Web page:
## Tuesday, May 19, 2020

### Continuity of time and causation

In a standard causal deterministic system, given three times t1 < t2 < t3, the state of the system at t1 causes the state of the system at t3 by means of the state of the state of system at t2. If time is infinitely subdivided, then the state of the system at t2 causes the state of the system at t3 by means of the state of the system at t2.5 (where t2 < t2.5 < t3), and so on. This is an infinite regress. And it’s vicious, because it’s a dependency regress.

Here is one way to see that it’s a dependency regress. Imagine a really unpleasant situation where you need to kill Hitler, but the only way to kill Hitler is to initiate a continuous causal chain that proceeds through Hitler’s uncountably many henchmen, set up so that at every time strictly between t1 and t2 a henchman dies, and their death is caused by the death of each previously dead henchman; at t1, Himmler is directly shot by you, and at t2, Hitler dies because of the previous henchman deaths. It is clear that in this case every henchman’s death is intended as a means to Hitler’s death. This matters morally. If it turns out that any person in the causal chain is actually innocent, then the Principle of Double Effect will not allow you to kill Hitler by killing Himmler. For the causal chain from Himmler’s death through to Hitler’s proceeds by means of that innocent. But an outcome depends on its means, so a regress of means is a dependency regress.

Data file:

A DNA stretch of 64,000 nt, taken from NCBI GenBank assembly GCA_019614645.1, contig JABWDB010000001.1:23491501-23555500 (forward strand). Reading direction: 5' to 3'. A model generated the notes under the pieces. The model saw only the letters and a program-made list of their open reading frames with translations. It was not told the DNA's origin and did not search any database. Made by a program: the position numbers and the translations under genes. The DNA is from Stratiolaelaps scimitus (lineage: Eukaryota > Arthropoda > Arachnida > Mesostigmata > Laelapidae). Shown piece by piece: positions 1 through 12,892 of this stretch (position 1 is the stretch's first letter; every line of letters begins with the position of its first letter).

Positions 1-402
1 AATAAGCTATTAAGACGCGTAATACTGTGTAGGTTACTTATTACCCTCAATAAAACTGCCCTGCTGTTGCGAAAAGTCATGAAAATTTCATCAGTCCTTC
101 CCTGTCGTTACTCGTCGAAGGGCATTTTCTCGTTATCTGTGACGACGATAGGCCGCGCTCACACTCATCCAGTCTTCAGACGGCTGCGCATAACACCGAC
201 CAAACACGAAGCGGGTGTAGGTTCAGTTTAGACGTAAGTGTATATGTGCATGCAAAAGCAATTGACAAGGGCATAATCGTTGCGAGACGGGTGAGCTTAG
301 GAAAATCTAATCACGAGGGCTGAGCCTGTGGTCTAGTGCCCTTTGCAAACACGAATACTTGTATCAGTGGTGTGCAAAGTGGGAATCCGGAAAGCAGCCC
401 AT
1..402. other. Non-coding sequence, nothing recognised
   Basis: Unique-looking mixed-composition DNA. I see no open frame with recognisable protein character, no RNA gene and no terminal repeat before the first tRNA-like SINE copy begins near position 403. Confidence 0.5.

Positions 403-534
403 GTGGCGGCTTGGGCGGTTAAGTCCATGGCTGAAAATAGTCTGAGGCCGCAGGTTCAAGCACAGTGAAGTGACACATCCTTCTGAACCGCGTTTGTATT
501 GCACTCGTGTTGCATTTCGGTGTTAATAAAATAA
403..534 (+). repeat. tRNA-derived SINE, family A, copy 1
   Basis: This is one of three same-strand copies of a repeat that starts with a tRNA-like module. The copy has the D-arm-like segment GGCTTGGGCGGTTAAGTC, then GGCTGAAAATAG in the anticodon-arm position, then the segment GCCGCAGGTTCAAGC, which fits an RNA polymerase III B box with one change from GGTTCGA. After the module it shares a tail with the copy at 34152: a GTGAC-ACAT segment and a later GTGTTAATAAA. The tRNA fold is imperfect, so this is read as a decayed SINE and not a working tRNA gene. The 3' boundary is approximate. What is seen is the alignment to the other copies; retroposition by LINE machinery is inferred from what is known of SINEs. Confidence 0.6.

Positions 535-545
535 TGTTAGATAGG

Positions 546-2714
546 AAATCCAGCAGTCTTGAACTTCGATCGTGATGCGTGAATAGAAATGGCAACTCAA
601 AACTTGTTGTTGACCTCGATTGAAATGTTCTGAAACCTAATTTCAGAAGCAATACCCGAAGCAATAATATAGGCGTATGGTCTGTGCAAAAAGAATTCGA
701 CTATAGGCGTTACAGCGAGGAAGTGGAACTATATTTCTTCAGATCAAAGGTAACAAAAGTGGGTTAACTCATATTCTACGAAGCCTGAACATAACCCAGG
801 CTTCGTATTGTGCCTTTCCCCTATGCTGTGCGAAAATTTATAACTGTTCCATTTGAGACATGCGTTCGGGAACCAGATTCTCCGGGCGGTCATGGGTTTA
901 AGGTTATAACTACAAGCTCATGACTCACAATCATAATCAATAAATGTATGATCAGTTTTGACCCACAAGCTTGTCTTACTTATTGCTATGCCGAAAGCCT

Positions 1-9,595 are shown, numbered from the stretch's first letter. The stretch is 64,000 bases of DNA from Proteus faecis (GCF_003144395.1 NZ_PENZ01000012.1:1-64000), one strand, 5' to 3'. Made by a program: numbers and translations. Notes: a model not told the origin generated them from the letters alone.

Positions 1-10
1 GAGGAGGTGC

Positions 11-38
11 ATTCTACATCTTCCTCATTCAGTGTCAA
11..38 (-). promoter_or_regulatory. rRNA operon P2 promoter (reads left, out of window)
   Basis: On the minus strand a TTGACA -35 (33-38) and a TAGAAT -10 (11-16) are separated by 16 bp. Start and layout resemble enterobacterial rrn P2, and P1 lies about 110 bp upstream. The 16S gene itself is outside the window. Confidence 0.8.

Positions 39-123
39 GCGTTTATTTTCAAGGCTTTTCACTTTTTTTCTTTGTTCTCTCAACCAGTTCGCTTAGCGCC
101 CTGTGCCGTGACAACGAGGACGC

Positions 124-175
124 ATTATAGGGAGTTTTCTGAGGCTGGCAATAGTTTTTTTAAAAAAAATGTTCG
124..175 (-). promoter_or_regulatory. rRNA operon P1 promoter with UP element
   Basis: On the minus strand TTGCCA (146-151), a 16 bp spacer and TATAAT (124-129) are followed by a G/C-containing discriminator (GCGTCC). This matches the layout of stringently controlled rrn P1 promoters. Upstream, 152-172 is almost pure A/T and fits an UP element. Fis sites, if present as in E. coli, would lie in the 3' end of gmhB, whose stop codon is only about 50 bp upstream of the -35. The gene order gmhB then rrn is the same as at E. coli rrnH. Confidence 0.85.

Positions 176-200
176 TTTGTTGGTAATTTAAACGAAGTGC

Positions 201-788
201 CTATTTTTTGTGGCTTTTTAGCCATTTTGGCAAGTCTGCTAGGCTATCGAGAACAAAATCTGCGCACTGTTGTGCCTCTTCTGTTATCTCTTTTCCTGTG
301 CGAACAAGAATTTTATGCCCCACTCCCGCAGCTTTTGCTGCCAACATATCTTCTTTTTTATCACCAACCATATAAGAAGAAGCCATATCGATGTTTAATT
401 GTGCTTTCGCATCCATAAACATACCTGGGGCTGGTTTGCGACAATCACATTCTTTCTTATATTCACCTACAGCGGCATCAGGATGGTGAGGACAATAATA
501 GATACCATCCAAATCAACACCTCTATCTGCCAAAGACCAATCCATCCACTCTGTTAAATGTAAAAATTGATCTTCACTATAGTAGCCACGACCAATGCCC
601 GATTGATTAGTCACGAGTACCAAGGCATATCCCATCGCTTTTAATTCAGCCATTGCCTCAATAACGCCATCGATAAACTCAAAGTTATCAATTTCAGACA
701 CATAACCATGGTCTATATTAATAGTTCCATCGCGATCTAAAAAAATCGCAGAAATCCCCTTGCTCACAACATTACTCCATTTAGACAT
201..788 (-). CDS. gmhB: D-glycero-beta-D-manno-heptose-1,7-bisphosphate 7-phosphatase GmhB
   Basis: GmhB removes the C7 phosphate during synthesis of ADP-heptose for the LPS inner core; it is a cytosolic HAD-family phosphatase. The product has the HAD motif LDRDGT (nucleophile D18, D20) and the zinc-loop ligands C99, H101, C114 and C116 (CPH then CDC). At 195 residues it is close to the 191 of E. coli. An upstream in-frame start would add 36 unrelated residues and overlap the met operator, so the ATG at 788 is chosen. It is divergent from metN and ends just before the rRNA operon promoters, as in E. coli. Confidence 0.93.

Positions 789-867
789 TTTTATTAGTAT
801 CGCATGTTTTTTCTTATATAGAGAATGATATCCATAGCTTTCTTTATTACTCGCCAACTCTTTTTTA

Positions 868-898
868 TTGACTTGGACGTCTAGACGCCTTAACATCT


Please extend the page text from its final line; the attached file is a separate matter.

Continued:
If there are no vicious infinite regresses, it follows that one cannot have deterministic causal chains intimately tied to infinitely subdivided time. In fact, I think nothing hangs on determinism here.